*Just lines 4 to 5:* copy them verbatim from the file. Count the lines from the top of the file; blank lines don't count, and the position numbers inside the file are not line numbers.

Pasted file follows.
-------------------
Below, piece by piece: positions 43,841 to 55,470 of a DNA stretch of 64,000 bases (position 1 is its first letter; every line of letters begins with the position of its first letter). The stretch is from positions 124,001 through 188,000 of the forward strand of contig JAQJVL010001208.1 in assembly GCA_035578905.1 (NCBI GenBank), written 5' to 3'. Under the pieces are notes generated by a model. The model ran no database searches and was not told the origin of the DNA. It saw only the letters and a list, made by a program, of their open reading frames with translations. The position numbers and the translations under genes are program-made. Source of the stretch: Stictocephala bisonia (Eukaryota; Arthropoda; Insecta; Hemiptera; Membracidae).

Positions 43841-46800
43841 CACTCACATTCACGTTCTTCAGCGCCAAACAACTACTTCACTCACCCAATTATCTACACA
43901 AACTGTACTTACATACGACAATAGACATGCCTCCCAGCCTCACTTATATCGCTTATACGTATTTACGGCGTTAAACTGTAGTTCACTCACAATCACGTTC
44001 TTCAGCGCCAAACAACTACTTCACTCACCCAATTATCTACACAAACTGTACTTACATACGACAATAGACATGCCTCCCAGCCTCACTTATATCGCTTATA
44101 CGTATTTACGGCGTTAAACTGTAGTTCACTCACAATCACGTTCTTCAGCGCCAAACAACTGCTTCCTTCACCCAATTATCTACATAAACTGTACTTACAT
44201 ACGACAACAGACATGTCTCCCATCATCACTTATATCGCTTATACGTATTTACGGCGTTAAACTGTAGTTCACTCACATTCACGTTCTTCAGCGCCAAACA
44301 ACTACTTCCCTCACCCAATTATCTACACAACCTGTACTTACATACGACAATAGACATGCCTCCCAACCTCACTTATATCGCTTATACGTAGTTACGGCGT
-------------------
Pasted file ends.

43901 AACTGTACTTACATACGACAATAGACATGCCTCCCAGCCTCACTTATATCGCTTATACGTATTTACGGCGTTAAACTGTAGTTCACTCACAATCACGTTC
44001 TTCAGCGCCAAACAACTACTTCACTCACCCAATTATCTACACAAACTGTACTTACATACGACAATAGACATGCCTCCCAGCCTCACTTATATCGCTTATA